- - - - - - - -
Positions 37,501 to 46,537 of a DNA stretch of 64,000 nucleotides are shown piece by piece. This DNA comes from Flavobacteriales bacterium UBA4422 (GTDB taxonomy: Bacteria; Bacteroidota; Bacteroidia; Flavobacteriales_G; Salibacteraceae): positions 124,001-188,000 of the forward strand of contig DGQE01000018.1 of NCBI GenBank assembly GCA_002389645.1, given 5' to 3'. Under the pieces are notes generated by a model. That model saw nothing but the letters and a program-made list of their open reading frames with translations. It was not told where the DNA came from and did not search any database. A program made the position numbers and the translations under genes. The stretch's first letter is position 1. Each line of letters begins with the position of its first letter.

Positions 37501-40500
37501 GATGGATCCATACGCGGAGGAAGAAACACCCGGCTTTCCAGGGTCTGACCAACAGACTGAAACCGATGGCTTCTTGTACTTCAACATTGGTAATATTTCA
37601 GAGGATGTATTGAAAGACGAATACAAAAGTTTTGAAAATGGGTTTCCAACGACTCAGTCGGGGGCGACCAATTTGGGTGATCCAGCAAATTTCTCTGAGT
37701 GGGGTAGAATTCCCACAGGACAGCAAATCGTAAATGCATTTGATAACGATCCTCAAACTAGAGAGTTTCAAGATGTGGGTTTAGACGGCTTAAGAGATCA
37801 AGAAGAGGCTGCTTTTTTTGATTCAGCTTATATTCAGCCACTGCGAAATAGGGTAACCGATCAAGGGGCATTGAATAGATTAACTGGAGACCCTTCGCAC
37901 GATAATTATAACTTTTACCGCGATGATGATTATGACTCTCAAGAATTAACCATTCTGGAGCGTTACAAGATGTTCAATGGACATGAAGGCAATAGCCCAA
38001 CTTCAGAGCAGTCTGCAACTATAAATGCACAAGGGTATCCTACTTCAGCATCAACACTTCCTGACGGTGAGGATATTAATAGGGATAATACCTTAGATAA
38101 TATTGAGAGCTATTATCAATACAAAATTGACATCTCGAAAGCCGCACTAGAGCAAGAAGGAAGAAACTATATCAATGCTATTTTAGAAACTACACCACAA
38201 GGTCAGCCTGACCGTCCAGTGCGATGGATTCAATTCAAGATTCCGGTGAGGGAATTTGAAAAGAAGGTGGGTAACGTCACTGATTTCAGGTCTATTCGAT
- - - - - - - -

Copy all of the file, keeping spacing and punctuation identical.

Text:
Positions 37,501 to 46,537 of a DNA stretch of 64,000 nucleotides are shown piece by piece. This DNA comes from Flavobacteriales bacterium UBA4422 (GTDB taxonomy: Bacteria; Bacteroidota; Bacteroidia; Flavobacteriales_G; Salibacteraceae): positions 124,001-188,000 of the forward strand of contig DGQE01000018.1 of NCBI GenBank assembly GCA_002389645.1, given 5' to 3'. Under the pieces are notes generated by a model. That model saw nothing but the letters and a program-made list of their open reading frames with translations. It was not told where the DNA came from and did not search any database. A program made the position numbers and the translations under genes. The stretch's first letter is position 1. Each line of letters begins with the position of its first letter.

Positions 37501-40500
37501 GATGGATCCATACGCGGAGGAAGAAACACCCGGCTTTCCAGGGTCTGACCAACAGACTGAAACCGATGGCTTCTTGTACTTCAACATTGGTAATATTTCA
37601 GAGGATGTATTGAAAGACGAATACAAAAGTTTTGAAAATGGGTTTCCAACGACTCAGTCGGGGGCGACCAATTTGGGTGATCCAGCAAATTTCTCTGAGT
37701 GGGGTAGAATTCCCACAGGACAGCAAATCGTAAATGCATTTGATAACGATCCTCAAACTAGAGAGTTTCAAGATGTGGGTTTAGACGGCTTAAGAGATCA
37801 AGAAGAGGCTGCTTTTTTTGATTCAGCTTATATTCAGCCACTGCGAAATAGGGTAACCGATCAAGGGGCATTGAATAGATTAACTGGAGACCCTTCGCAC
37901 GATAATTATAACTTTTACCGCGATGATGATTATGACTCTCAAGAATTAACCATTCTGGAGCGTTACAAGATGTTCAATGGACATGAAGGCAATAGCCCAA
38001 CTTCAGAGCAGTCTGCAACTATAAATGCACAAGGGTATCCTACTTCAGCATCAACACTTCCTGACGGTGAGGATATTAATAGGGATAATACCTTAGATAA
38101 TATTGAGAGCTATTATCAATACAAAATTGACATCTCGAAAGCCGCACTAGAGCAAGAAGGAAGAAACTATATCAATGCTATTTTAGAAACTACACCACAA
38201 GGTCAGCCTGACCGTCCAGTGCGATGGATTCAATTCAAGATTCCGGTGAGGGAATTTGAAAAGAAGGTGGGTAACGTCACTGATTTCAGGTCTATTCGAT